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Friday, September 2, 2016

According To Psychiatrists, Couples Who Argue Actually Love Each Other More

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According To Psychiatrists, Couples Who Argue Actually Love Each Other More

You may be thinking to yourself how can arguing possibly be an essential element to a successful relationship? Well, according to psychiatrist, Dr. Gail Saltz, describes that arguing can be a very rewarding experience between two people as they express their different points of view, their feelings, and their individualism.

Sure, we all go through the honeymoon phase of our relationships and once that part begins to fade away we suddenly start to understand how the other one tries to compromise, introduce improvements to the relationship, and we learn a lot from what the other has to say.

Dr. Saltz also mentions that in order to have constructive arguments in your relationship you must first master these five aspects before you go into any kind of fight with your partner:

Don't say anything that you're going to immediately regret, make sure that you stick to the topic that is being discussed, be sure that you are listening to the others words carefully, speak honestly once you feel anger boiling inside you, and you don't always have to be right because it's more than okay to admit when you are wrong.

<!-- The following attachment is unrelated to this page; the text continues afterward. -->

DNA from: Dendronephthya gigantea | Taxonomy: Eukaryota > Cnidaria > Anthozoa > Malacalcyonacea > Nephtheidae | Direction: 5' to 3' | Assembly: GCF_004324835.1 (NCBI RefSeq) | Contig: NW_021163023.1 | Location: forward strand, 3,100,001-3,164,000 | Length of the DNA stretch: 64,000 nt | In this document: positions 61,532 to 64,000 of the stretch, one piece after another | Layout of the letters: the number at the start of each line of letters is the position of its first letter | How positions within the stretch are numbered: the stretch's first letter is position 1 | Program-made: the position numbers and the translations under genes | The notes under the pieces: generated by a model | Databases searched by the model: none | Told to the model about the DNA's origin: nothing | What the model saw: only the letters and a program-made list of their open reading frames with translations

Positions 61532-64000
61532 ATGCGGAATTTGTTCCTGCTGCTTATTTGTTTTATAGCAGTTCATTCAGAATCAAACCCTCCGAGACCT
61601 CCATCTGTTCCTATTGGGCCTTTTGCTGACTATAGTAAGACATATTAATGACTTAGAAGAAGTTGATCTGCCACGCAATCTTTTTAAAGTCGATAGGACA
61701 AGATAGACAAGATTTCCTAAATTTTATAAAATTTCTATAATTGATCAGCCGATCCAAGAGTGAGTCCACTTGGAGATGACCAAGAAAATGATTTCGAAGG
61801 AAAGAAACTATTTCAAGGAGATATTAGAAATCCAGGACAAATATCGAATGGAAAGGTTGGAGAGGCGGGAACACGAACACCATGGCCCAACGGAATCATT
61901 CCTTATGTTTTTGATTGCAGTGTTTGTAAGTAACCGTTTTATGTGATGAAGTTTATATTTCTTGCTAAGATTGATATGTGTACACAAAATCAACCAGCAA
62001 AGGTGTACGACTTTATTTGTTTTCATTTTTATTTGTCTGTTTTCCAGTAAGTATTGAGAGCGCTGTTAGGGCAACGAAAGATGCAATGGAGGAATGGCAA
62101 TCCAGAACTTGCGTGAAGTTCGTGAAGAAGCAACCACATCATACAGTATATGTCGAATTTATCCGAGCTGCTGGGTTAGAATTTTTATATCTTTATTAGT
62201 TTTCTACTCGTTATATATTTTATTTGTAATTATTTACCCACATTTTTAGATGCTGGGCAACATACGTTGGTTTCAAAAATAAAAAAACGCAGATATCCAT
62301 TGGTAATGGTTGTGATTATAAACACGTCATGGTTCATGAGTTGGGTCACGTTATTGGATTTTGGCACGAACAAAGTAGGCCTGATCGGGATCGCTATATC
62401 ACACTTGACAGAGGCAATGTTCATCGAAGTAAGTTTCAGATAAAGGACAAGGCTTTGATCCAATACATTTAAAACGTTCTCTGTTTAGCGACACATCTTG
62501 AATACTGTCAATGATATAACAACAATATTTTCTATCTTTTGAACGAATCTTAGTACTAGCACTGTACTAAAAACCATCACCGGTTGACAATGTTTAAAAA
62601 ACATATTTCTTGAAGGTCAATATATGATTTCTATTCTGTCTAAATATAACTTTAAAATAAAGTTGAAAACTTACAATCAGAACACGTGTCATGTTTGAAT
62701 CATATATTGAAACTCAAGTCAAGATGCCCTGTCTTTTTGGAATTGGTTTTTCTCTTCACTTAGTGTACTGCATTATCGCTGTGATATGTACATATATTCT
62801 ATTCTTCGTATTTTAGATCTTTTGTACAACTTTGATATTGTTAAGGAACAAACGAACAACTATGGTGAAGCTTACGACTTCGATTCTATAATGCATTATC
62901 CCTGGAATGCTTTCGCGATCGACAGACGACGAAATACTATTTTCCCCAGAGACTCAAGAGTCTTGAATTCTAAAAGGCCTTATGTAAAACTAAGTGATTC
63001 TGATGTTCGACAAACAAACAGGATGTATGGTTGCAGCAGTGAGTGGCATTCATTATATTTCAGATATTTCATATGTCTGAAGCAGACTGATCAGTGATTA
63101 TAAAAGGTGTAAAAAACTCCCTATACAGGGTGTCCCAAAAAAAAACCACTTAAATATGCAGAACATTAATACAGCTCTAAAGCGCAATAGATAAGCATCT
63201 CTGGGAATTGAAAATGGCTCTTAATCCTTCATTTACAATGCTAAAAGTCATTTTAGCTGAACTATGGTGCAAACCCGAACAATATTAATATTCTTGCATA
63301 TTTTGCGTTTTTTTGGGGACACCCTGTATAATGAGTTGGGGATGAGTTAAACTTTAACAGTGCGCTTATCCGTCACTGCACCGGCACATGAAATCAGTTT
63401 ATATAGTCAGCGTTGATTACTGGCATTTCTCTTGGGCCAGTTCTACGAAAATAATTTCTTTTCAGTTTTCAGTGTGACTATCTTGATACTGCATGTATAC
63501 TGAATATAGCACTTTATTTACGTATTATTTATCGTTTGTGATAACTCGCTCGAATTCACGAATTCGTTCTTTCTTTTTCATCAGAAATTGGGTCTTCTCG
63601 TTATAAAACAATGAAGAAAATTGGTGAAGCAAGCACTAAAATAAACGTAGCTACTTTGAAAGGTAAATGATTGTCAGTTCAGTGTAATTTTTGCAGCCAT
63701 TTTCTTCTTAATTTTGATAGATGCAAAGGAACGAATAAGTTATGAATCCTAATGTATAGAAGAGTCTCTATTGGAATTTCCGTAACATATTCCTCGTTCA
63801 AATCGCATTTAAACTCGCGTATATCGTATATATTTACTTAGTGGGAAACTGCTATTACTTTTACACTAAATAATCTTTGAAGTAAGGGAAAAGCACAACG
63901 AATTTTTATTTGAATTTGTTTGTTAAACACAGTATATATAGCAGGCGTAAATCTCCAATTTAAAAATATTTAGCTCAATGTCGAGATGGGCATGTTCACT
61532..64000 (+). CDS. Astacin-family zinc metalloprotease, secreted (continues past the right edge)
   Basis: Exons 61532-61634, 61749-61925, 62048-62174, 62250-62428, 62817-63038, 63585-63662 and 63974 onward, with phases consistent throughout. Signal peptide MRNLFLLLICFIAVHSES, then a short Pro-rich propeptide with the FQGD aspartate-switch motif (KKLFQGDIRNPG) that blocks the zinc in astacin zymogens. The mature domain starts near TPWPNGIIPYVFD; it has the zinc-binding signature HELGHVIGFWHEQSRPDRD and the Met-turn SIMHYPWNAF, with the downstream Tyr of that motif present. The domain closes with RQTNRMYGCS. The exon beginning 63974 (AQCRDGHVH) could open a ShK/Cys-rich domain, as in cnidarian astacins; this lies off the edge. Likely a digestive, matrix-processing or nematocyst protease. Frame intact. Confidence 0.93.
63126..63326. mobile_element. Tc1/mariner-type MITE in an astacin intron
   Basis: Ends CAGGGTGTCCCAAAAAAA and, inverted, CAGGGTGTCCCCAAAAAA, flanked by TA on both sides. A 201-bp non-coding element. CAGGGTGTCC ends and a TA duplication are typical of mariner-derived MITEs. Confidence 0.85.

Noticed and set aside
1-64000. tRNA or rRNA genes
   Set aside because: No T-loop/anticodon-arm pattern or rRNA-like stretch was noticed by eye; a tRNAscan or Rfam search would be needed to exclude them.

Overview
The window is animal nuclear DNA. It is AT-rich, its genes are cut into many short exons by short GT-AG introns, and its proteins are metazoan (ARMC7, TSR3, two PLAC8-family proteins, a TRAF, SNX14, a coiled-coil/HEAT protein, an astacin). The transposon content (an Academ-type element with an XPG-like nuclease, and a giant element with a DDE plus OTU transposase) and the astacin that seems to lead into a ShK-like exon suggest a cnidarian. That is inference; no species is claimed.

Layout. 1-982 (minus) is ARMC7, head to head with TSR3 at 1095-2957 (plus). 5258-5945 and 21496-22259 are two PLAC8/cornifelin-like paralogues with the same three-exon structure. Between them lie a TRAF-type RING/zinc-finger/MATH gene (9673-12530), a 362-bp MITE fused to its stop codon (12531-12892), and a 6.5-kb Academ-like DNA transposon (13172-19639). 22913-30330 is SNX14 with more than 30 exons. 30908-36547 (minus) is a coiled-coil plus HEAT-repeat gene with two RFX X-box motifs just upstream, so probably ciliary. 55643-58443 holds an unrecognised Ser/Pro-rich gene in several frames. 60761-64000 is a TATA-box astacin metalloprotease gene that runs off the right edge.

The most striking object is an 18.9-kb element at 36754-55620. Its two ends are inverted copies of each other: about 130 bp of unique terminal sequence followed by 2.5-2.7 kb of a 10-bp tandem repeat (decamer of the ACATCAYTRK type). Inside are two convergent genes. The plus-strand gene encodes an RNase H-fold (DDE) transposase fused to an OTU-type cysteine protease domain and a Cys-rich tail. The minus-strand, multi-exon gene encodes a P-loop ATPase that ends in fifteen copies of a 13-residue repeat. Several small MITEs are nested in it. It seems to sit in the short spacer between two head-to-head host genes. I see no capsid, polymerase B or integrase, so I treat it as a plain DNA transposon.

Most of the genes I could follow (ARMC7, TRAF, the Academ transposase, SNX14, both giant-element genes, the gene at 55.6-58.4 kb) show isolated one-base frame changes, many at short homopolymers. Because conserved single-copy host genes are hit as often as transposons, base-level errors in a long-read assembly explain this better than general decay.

It's important to recognize when you are your partner are no longer having constructive arguments with each other: If both of you end up leaving the conversation angrier than you were before you entered into it then this means that you both should work on managing your tempers.

You must be willing to see the other person's point of view, how they feel, what they expect, and what they want to do in order to achieve happiness again. It's also important to realize when either one of you is too angry to even communicate.

You both must be extremely level headed before going into a fight with each other, otherwise you'll see very quickly just how self-destructive that kind of demeanor can be.

It's more than okay to be upset, however, yelling, vulgar language, and anything else that may hurt your partner mentally or physically is going to have dire consequences the minute you unleash your rage upon them.

Try to remember why you both are even having to argue in the first place, try to realize that this is a problem that needs to be addressed sooner rather than later, and do your best to see their side of the argument.

What it all really boils down to is the both of you being able to communicate, find compromises, still be in love with each other, and being as honest as you possibly can.

Arguing gets you nowhere if neither of you are willing to learn from each other. Dr. Pam Spurr who is a relationship expert explains that couples who argue are extremely passionate for one another because:

"The way in which you argue signals so much about a relationship. The wise couple acknowledges this and keeps an eye on how they treat each other over disagreements. Subconsciously, bickering demonstrates you care about each other even if while bickering you feel annoyed towards your partner. For instance, it shows that you do want your partner to drink less and look after their health. Or you do want them to be on time so that neither of you are stressed out when you have places to be and things to do, etc."

Hopefully this has given you a little bit of insight on how to have a constructive argument with your partner. Remember to be as open as you possibly can be, listen carefully, and be willing to find compromises. Love isn't perfect but you both can at least try to understand each other on how you both can make it work out.

Source: Higher Perspectives

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